Ninety-four-year old Lea is able to stay home thanks to the care she receives from a robot. Often described as a kind of Skype on wheels, it’s part of a European project entitled Giraffplus, which connects elderly people with the world outside. These remote-controlled machines are being tested as substitutes for round-the-clock carers to face the needs of a rapidly ageing society.
“I know that if something happens to me, say, I fall or I faint, I can send an SOS by remote control. I press a green button and the video turns on. A doctor or a therapist appears and asks me how I’m doing. I can see them and they can see me and they can treat me from home,” says Lea.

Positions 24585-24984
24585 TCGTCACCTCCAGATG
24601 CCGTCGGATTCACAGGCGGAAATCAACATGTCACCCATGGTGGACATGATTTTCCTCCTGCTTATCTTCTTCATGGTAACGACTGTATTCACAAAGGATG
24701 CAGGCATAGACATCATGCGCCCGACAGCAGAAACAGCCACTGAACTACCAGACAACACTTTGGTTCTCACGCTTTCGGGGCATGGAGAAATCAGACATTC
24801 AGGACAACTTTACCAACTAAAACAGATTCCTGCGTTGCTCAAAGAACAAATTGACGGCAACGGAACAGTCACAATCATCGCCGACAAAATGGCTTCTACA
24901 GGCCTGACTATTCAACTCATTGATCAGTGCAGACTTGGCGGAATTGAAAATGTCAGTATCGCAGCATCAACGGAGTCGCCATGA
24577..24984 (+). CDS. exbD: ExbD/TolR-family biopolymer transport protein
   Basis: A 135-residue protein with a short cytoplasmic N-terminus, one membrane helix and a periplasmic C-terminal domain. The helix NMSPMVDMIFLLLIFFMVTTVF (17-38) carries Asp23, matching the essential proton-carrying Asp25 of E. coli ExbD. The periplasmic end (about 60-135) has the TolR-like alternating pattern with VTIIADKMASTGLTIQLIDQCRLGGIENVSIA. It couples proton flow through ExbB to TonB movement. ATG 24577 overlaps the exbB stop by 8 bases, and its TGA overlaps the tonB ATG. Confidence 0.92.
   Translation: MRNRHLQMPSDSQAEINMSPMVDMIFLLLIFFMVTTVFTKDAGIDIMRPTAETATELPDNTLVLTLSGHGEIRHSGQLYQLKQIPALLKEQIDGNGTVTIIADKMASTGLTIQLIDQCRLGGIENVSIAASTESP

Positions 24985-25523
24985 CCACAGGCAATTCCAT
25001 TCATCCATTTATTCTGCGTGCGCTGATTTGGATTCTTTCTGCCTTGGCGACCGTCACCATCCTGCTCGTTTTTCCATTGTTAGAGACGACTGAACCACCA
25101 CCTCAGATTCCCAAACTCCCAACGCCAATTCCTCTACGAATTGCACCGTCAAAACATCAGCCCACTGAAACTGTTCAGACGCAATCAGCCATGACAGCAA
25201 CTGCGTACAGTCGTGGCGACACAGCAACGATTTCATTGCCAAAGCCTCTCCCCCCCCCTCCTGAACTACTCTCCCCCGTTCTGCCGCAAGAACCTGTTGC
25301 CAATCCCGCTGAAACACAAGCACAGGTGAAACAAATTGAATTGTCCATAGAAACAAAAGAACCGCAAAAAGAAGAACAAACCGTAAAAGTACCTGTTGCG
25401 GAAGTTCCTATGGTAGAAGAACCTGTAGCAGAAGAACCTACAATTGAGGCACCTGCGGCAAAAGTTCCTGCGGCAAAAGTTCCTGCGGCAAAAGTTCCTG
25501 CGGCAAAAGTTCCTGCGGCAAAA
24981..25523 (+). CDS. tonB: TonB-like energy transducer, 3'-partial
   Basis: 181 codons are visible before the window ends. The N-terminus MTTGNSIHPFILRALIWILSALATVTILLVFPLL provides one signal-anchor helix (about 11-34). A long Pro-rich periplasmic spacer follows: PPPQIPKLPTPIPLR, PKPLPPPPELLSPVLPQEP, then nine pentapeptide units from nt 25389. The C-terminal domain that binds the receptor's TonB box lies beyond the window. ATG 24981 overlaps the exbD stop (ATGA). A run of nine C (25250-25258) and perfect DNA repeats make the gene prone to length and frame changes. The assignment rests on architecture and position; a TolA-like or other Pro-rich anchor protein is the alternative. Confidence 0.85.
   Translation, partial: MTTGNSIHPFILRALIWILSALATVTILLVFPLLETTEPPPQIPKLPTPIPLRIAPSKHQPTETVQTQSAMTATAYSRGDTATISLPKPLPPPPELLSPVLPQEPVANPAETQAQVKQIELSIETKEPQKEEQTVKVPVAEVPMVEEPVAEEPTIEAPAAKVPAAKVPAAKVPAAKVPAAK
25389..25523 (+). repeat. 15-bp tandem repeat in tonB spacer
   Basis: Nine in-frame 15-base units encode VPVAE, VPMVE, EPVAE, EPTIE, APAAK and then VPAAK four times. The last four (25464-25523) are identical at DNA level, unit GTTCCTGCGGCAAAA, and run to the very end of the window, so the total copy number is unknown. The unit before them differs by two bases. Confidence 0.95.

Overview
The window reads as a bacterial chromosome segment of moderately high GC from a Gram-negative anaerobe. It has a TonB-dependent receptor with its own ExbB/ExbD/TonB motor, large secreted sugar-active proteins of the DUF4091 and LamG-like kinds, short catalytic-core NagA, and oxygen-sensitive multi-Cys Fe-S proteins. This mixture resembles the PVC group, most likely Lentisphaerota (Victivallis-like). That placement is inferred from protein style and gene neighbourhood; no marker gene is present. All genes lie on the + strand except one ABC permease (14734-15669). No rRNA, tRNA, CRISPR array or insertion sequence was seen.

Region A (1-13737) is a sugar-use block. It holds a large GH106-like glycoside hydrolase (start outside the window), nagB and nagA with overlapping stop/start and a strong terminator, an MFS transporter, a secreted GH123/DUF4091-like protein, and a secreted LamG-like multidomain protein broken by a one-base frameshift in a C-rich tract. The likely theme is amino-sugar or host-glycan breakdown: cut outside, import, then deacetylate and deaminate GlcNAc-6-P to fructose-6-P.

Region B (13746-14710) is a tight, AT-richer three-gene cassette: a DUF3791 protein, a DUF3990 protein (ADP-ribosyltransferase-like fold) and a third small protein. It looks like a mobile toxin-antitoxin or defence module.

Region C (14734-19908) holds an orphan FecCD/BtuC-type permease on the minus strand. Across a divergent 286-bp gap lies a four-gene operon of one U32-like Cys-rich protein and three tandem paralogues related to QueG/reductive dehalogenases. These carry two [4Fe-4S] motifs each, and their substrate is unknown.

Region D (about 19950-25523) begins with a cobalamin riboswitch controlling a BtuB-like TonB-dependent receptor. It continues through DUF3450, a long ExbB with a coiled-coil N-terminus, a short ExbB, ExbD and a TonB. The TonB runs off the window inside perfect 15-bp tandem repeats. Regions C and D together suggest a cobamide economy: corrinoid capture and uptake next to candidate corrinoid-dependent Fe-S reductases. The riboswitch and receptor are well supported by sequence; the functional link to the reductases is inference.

The “Giraff” robot, which lends its name to the project, can be tailored to each patient’s needs. It uses a Skype-like interface to allow relatives or caregivers to pay the elderly person virtual visits in their home.